Airbus Defence and Space and ATK have teamed to build a light gunship based on the C-235.
Now the two companies are teaming to build a larger gunship based on the C-295 airframe.
According to a joint press release of the two companies dated 17 June 2014:
Today His Royal Highness Prince Feisal bin Al Hussein of the Hashemite Kingdom of Jordan attended the announcement that the King Abdullah II Design and Development Bureau (KADDB), ATK and Airbus Defence and Space signed an agreement to cooperatively work together on a C295 gunship version.
A C295 currently operated by Royal Jordanian Air Force (RJAF) will be converted to gunship by ATK of the USA and join two AC-235 gunships that were delivered to Jordan by ATK at SOFEX.
The AC-295 gunship configuration will be based on the AC-235 Light Gunship which includes integrated mission and fire control systems, electro-optical and radar sensors, Hellfire missiles, ATK’s side-mounted M230 30mm chain gun, an integrated defensive suite and 2.75 inch guided rockets.
With regard to the AC-235 offering ATK provides the following perspective from their website:
ATK’s special-mission aircraft offerings integrate intelligence, surveillance and reconnaissance sensors, fire-control equipment, and an LW30 mm link-fed gun system. These capabilities are controlled by our STAR Mission System, which provides both day-and-night reconnaissance and fire-control capabilities, and the ability to acquire, monitor and track items of interest.
The AC-235 light gunship provides customers with an affordable, enhanced capability to conduct responsive defense, counterinsurgency, and border surveillance and security missions on customer-preferred platforms.
- Robust day/night ISR solution now available with precision-strike/close-air support capabilities
- Ownship targeting and weapons employment provided via integrated targeting and fire-control systems
- Off-board data links provide full-motion video to ground stations or other aircraft
- Defensive countermeasures systems and ballistic protection standard
- Night vision goggle (NVG) compatible
- Adaptable to multiple platforms
- Proven mission system: compact MPU, dual-color display, integrated fire-control system
- EO/IR sensor with integrated laser designator and IMU
- Fuselage-integrated weapons pylons support AGM-114M/K Missile and 70 mm rockets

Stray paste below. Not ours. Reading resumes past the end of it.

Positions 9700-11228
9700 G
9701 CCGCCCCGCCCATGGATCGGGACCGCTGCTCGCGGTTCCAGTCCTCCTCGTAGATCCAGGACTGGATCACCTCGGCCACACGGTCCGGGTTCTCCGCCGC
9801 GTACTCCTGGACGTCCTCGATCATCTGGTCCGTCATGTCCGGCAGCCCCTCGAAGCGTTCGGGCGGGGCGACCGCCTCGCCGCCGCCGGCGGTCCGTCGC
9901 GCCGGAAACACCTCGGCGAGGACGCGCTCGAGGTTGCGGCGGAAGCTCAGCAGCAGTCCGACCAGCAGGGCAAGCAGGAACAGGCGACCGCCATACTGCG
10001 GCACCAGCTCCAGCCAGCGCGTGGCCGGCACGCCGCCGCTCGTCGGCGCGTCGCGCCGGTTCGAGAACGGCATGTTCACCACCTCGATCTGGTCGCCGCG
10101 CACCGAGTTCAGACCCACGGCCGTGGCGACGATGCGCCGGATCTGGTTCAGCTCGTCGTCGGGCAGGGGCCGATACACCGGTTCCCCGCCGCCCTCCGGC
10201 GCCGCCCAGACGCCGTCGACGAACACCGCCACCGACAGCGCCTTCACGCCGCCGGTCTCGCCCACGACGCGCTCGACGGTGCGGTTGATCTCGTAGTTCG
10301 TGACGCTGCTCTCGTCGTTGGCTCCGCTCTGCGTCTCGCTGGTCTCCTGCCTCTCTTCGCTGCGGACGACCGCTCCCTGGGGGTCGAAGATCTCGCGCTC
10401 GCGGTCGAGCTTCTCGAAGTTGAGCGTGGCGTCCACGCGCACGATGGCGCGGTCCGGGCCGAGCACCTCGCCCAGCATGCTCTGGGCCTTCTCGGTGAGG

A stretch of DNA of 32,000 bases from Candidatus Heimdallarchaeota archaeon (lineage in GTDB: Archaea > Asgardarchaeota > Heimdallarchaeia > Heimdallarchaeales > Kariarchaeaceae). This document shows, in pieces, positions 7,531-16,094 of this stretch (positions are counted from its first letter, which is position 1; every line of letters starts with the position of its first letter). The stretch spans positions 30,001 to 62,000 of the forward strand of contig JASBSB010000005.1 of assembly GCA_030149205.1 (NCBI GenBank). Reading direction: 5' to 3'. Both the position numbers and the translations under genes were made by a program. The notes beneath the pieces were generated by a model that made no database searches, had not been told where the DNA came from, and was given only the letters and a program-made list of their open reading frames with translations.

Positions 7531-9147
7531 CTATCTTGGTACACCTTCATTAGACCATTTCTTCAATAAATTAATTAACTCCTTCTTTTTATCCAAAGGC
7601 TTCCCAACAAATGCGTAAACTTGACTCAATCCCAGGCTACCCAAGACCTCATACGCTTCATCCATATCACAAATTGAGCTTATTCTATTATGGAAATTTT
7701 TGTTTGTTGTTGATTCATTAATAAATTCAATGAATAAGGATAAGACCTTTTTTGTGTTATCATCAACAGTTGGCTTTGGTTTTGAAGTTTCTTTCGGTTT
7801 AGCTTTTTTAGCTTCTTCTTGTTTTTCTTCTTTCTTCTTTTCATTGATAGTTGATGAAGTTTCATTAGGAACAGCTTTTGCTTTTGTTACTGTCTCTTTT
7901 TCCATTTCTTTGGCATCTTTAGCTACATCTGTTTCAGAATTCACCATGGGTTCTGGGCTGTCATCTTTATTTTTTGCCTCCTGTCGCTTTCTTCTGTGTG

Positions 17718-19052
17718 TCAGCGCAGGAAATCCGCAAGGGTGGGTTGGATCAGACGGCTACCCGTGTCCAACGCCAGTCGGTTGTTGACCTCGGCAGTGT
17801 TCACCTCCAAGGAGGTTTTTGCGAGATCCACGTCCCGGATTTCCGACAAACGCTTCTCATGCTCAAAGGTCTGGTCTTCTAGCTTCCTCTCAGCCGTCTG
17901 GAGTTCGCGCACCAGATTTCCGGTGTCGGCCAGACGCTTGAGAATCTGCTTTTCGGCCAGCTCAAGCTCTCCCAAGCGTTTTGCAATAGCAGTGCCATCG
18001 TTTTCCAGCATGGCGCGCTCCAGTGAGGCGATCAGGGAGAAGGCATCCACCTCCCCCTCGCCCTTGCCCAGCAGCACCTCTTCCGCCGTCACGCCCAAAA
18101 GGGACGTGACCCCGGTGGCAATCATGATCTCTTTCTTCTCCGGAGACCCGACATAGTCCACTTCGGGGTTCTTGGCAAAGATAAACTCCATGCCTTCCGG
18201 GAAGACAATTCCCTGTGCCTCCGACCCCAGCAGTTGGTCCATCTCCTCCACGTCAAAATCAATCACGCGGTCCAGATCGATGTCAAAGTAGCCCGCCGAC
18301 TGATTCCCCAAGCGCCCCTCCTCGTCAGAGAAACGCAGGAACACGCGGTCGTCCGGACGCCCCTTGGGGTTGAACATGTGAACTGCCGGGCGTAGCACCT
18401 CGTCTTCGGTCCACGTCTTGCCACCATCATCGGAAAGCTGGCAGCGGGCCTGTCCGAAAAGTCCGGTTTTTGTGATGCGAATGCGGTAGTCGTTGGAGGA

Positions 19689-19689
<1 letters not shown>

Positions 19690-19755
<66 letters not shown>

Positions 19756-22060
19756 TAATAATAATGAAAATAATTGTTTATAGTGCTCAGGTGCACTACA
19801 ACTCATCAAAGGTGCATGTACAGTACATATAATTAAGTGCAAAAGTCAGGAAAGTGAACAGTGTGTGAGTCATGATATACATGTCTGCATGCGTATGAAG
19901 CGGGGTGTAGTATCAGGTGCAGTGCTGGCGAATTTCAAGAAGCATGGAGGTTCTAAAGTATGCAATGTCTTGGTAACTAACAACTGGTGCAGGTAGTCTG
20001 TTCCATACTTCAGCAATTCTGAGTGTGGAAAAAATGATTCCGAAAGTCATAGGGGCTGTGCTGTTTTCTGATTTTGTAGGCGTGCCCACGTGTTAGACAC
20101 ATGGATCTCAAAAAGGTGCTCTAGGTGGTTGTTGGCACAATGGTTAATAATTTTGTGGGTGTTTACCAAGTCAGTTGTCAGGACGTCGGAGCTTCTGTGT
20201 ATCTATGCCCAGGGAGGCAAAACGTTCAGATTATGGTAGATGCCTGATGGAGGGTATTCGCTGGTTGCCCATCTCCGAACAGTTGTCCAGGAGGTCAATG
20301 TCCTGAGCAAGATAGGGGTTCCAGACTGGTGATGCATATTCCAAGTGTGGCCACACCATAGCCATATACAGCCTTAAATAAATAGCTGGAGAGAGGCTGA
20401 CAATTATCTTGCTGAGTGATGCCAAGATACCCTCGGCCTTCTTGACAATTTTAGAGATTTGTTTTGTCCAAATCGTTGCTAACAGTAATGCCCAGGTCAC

- Lightweight 30 mm M230LF
- Synthetic aperture radar
- AAR-47/ALE-47 defensive countermeasures system
- Ballistic panels for cockpit and passenger protection
- Line-of-sight (LOS) and beyond LOS tactical communications
- Cockpit tactical displays
- Tactical data links
With regard to the airframe and its ability to be configured for multiple missions, Airbus Defence and Space underscores the following:
The new generation C295 is the ideal aircraft for defence and civic missions to the benefit of society, such as humanitarian actions, homeland security, and environmental surveillance.
Thanks to its robustness and reliability, simple systems, and optimal cabin, this medium sized tactical airlifter provides wide versatility and flexibility, necessary for personnel, troop and bulky/palletized cargo transportation, casualty evacuation, communication and logistic duties, and air-dropping.
Its flexible design, long endurance and modern systems have made it an outstanding platform for a wide range of ISR roles including anti-submarine and ship warfare, airborne early warning, and maritime surveillance.
The C295 is part of Airbus Military’s family of light and medium airlifters, which also includes the smaller NC212i and CN235 platforms. In the fourth quarter of 2014 Airbus Military will introduce the C295W, featuring as standard winglets and higher engine power ratings, giving increased performance in all flight phases and lower fuel burn.
The current crisis in Iraq reminds one of the need to shape airpower transition strategies for allies seeking to build robust counter-insurgency capabilities.